Despite many examples of good practice, there is still a lack of professionalism in software engineering that could even be dangerous in safety-critical systems, according to a report published today by the Royal Academy of Engineering and the British Computer Society.
Adding to the problem, Britain is failing to produce software engineers and managers with the IT and project management skills to commission and execute complex IT projects.
“The UK public sector alone has spent an estimated GBP12.4 billion on software in the last year and the overall UK spend on IT is projected to be a monumental GBP22.6 billion,” Basil Butler, chairman of the working group that produced the report, said in a statement. “We looked at a range of studies showing that only around 16% of IT projects can be considered truly successful.”
Even conservative estimates put the cost of such failures into tens-of-billions of pounds across the European Union (EU).
“It is time for the IT industry to recognize the engineering content of their work and to embrace the discipline and professionalism associated with traditional branches of engineering,” said John McDermid, a professor of Software Engineering at the University of York and a member of the working group. “In fact, there is a powerful argument that (professional) registration should be mandatory for people working on high-consequence systems like safety-critical or banking software.”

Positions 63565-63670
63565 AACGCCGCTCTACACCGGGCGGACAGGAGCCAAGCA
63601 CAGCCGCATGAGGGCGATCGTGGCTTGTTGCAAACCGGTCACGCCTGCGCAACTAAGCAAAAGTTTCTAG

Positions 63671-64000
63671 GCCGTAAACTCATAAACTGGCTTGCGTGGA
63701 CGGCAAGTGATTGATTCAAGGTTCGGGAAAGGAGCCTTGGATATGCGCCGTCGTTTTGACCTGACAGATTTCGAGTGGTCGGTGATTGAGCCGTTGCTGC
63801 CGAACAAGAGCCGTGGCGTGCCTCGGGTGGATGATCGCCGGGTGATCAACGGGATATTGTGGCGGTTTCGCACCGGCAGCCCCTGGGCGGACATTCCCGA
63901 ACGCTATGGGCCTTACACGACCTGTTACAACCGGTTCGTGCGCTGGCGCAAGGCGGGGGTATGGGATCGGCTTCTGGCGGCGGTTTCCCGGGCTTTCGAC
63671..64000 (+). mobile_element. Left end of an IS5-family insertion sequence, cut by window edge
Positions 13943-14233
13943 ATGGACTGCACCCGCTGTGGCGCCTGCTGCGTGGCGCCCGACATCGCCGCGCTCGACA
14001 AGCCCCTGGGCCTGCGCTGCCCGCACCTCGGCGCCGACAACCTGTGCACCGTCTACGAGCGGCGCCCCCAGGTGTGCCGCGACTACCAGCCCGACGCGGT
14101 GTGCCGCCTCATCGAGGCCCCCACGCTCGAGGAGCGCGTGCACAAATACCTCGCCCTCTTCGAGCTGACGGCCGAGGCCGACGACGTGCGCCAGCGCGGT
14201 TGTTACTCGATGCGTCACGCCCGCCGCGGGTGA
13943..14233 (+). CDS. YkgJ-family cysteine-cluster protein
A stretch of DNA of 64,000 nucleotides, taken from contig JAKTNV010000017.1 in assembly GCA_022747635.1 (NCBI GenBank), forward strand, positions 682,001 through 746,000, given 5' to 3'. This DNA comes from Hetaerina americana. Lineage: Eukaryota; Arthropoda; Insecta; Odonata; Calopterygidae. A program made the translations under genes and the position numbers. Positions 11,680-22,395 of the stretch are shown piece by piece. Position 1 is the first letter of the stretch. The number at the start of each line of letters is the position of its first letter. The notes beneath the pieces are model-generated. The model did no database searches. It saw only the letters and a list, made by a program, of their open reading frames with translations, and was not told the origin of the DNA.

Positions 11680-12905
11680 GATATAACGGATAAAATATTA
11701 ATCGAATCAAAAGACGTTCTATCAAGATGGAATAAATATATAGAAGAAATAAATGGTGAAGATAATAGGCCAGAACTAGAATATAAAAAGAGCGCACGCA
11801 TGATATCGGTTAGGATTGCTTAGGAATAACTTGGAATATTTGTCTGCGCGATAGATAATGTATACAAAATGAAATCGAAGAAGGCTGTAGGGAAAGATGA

The report goes on to conclude, it is a cardinal mistake to select suppliers for a complex IT project on the basis of price alone since it is very difficult for suppliers to accurately predict costs at the outset. If a customer is asking for something unrealistic or ultra-high risk, the supplier should tell the customer and encourage them to review the project.
“Projects are often poorly defined, codes of practice are frequently ignored and there is a woeful inability to learn from past experience,” said McDermid.
“It needs to recognized that IT and software projects have many of the characteristics of traditional engineering programs,” added Butler. “Many software and IT projects could benefit from employing the disciplines applied on other major projects.”
A full copy of the report can be downloaded from the BCS Website, www1.bcs.org.uk.
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